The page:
Everything you need to know about photography ephemeris How to perfect your natural lighting


As much as we give credit to the artistic imagination of a photographer for the beauty of their production, it’s important to know that photography isn’t just about creativity. It’s also about getting the science spot-on.  

Sunlight photos, moonlight photos and twilight photos all require careful planning, they rarely ‘just happen’.

So if you’re detail-oriented about your outdoor photo shoots and want to perfect your images, the most important aspect is to be prepared. The great outdoors isn’t always kind, and preparation is vital to tame it. So how do you work your way around nature? 

Natural light is constantly changing and never stays the same for too long. So if you want to be in the right place as the sun sets behind Big Ben or the moonlight wash over the Shard, you’re going to need some help from The Photographer’s Ephemeris to plan right. 


What is the Photographer’s Ephemeris?

An ephemeris is a table of numbers that indicates the positions of astronomical objects in the sky such as the sun or the moon. The Photographer’s Ephemeris is an application that takes this raw data and visually shows you how the light would hit your scene. So you can see the relative angle of the sun and moon as it will appear on any date at any location on the planet. The use of this application can be greatly beneficial to outdoor photographers who may otherwise struggle with natural lighting. 

Need to know the golden hour of your next shoot location? This is your answer.


Sunlight photographs

Tips to use The Photographer’s Ephemeris

1. Scout the location

With the use of TPE, you can plan your shoot location right from your desk. Use the various map modes depending on which subject you’d like to shoot. Try Map mode for cities, Satellite mode for specific buildings or Terrain mode for a landscape. 


2. Starred dates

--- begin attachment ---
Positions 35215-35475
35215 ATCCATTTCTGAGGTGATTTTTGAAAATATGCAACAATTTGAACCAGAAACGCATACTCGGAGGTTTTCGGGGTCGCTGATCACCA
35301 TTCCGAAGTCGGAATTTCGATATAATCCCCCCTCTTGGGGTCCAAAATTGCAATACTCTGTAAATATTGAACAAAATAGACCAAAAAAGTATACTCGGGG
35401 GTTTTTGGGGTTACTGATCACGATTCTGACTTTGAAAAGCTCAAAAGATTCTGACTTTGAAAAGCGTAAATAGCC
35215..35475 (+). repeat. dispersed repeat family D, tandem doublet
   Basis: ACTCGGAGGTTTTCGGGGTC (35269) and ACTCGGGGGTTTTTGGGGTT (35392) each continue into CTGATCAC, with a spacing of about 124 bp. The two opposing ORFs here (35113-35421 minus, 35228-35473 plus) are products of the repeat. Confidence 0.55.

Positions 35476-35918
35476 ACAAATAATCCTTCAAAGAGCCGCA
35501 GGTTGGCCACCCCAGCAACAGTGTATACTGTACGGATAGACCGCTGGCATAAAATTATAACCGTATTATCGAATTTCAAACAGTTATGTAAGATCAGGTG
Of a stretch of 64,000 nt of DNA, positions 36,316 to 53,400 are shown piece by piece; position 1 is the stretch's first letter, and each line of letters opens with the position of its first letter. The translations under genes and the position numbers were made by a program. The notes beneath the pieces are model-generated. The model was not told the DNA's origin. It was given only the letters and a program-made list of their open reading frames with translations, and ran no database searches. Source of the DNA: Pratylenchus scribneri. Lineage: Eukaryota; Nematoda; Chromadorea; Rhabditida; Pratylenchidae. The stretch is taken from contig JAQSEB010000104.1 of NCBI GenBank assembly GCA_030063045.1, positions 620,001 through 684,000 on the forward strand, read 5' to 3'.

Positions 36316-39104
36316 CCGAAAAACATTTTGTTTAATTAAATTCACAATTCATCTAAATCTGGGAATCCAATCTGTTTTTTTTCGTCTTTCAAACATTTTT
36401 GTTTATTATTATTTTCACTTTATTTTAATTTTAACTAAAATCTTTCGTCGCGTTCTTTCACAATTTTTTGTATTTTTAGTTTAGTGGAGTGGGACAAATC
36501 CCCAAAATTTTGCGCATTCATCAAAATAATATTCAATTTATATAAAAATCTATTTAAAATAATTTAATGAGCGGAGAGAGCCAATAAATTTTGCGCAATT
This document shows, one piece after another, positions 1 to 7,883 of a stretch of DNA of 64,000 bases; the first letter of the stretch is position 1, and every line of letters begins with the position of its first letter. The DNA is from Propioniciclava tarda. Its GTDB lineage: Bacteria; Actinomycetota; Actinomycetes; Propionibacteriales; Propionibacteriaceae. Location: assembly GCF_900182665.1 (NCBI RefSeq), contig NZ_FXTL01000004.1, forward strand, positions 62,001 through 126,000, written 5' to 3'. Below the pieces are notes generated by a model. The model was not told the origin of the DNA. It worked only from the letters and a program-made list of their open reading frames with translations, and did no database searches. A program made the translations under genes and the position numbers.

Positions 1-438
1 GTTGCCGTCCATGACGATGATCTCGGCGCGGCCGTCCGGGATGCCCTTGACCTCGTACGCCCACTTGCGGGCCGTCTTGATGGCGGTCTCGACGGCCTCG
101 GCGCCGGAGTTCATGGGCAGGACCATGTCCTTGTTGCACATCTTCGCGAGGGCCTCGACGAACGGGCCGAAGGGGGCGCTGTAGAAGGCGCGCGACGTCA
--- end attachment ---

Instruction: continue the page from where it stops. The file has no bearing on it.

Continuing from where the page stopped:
The Photographer’s Ephemeris will have an asterisk beside dates that will have a new or full moon sitting low on the horizon near the time of sunrise or sunset. These are often the best days to shoot landscape photos including the moon.


3. Check the angle of view

You can use the secondary map pin to check the elevation angle from your shooting location to your subject or scene. This can help you decide what focal length lens you will need to use to accommodate the subject in the frame.


Twilight photographs


4. Find the perfect street shot

TPE can help you find out when the sunsets are in perfect alignment with your chosen street. Try and play around with the sun position using the details slider so that it’s just above the horizon where you can still shoot it, and then check the optimal date for the alignment with your favourite street.


5. Download TPE app

You can’t always account for everything and plan ahead on every aspect. By downloading the TPE app on your phone you can carry the information you need with you on your shoot trips. The Photographer’s Ephemeris application for iPhone has the same functionality as the desktop version.



If you’re a super planner when it comes to photography and you want to know the exact position of the sun on 14th June at 12:53 PM, photography ephemeris is your friend. Whether you want to shoot in sunlight, moonlight, or twilight, planning ahead doesn’t hurt one bit. 

Your problem with lighting in landscape photography isn’t going to solve itself. Neither can you expect the sun and moon to bend to your will. This is why The Photographer’s Ephemeris app is the perfect solution to planning your outdoor photo sessions perfectly.


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